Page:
In a set of two captivating essays, Harvey Whitehouse and David Sloan Wilson share their views on the role of the field site concept in the study of cultural evolution. They each present a vision for a holistic research paradigm that combines contextual sensitivity with methodological rigor. I salute this view, and I attempt to add to the point by drawing from my own research experience.
As someone who was trained across disciplines and has spent several years in the field as well as in various laboratories, I have come to appreciate the benefits of each research paradigm but also to be wary of their respective limitations. More importantly, I have come to realize that the lab and the field are not antagonistic modes of inquiry but two sides of the same coin. I find the “two cultures” problem raised in Whitehouse’s essay to be the greatest impediment to a holistic understanding of human nature, because it creates a false dichotomy, expressed along numerous dimensions: explanation versus understanding, measurement versus observation, laboratory versus field, and so on. I find such dichotomies counter-productive, and often detached from reality, as they are primarily the product of specific socio-political factors pertaining to academia itself rather than a response to discontinuities found in the natural world.
It is true that methodological specialization is necessary to deal with the complexity of our world. However, one should not mistake a discipline’s limitations for its virtues, or confound what is convenient with what is desirable. Laboratory experiments afford precision and simplicity. But while precision is always desirable, simplicity is a mere methodological tool that helps us increase precision, and it comes at a steep cost: in the human behavioral sciences, the more we simplify the phenomena we examine the more we move away from them, as the complexity we are trying to reduce is an inextricable part of what we want to isolate (Boster, 2011). Inversely, field observation allows social scientists to study precisely the things that matter to them (real-life), but is very difficult to conduct in truly scientific fashion (although, as Wilson points out, not impossible). But to argue, as some cultural anthropologists do, that scientific methods are undesirable rather than simply hard to implement seems like the result of cognitive dissonance.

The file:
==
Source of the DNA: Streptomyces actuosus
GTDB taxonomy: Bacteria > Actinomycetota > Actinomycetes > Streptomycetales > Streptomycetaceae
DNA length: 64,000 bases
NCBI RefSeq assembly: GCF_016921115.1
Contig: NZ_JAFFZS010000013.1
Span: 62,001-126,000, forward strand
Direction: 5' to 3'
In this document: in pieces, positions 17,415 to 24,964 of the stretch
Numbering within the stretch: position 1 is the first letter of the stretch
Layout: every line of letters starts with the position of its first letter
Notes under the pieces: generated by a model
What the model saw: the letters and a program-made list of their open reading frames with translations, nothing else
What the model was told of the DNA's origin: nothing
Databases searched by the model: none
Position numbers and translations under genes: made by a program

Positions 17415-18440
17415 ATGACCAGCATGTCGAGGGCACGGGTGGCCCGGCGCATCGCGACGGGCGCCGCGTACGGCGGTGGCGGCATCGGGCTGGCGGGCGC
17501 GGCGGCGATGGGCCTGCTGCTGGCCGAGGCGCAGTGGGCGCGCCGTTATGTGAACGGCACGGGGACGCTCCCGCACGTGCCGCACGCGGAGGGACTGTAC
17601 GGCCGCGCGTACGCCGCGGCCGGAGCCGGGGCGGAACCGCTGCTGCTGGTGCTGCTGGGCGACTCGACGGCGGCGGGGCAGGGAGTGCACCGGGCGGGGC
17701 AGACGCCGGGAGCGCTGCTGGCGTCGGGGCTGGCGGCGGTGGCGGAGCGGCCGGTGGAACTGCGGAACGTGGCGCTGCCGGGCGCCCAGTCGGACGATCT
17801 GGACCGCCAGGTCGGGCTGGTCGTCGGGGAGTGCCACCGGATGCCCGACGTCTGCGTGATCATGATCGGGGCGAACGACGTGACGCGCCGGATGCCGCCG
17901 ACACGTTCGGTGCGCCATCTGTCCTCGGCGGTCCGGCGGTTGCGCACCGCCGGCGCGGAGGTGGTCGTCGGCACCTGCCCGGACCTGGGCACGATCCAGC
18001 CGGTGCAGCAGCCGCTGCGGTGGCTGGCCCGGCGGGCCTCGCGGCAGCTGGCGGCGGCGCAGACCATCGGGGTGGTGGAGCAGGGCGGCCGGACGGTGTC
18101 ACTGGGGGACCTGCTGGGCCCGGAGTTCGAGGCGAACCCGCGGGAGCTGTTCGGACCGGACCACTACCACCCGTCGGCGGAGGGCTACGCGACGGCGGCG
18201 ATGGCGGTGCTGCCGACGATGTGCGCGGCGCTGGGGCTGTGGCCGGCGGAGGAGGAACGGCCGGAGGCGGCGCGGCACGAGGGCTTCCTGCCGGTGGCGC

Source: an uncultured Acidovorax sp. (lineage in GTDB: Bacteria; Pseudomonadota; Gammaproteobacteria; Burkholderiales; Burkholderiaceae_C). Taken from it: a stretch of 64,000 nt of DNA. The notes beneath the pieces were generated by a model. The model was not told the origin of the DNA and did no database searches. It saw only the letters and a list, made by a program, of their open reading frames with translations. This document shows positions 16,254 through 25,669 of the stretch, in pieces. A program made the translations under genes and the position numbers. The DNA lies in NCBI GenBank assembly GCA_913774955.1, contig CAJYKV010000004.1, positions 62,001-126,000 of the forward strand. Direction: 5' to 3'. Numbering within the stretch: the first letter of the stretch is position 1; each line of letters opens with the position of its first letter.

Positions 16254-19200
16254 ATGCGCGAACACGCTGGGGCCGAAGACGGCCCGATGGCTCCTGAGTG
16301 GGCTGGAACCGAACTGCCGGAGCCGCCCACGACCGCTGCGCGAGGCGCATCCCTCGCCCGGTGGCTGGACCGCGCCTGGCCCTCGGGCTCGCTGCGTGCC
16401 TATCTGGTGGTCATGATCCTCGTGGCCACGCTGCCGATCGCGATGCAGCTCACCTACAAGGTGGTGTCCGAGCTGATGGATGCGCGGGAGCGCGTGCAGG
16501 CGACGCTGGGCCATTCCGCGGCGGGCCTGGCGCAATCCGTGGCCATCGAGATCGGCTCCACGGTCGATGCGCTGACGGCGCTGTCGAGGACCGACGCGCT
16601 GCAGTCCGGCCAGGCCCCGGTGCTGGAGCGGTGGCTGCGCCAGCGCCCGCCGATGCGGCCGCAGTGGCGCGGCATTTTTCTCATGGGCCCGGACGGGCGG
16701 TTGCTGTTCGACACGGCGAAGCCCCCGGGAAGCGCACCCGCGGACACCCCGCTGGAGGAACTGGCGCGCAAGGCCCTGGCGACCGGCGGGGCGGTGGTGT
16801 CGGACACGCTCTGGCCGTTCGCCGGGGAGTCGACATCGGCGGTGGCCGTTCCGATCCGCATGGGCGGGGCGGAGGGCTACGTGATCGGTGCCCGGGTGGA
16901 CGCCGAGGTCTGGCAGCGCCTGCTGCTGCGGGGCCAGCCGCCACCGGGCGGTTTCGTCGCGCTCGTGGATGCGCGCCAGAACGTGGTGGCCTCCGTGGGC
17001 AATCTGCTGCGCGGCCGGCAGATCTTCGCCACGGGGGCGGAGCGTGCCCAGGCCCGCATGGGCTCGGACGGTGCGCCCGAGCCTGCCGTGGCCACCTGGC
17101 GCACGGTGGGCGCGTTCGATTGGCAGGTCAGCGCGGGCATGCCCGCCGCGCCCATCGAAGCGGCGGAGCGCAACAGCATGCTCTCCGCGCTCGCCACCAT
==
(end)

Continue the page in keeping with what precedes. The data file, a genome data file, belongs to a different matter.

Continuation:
As a result of this fallacious thinking, we are led to not only methodological but also epistemological and even ontological encapsulation between disciplines. This leaves us with a landscape in the study of human behavior where the vast majority of studies gravitate around one of two main attractors: on the one hand (upper-left in the graph), we have ethnographic field studies, which are high in ecological relevance and validity but low in control and precision; and on the other hand (bottom-right), we have lab studies, which are high in control but low in relevance. What we all want, of course, is the closet possible approximation of that (possibly unattainable in itself) ideal top-right corner. And the best way to reach that space is by building a methodological bridge that connects field and laboratory methods. This bridge can provide a path for cross-disciplinary dialogue and mutual enrichment, as well as the scaffolding for inter-disciplinary approaches that combine the strengths of each type of method.
Naturalistic experiments (typically pseudo-experiments that employ precise quantification in a real-life setting without random assignment) may allow the researcher to assess phenomena that cannot be studied either in controlled experiments or by participant-observation. For example, my colleagues and I have studied the inter-personal alignment of psycho-physiological states during the performance of large-scale, highly arousing collective rituals (Bulbulia et al., 2013; Konvalinka et al., 2011; Fischer et al., 2014). Such studies would have been impossible to conduct in a laboratory setting because, a myriad practical reasons aside, these rituals are heavily laden with meaning that cannot be evoked at will in an artificial context. Neither would we have been able to approach our questions on the basis of ethnography alone, as we were interested in internal states that are often inaccessible to participants (Xygalatas et al., 2013).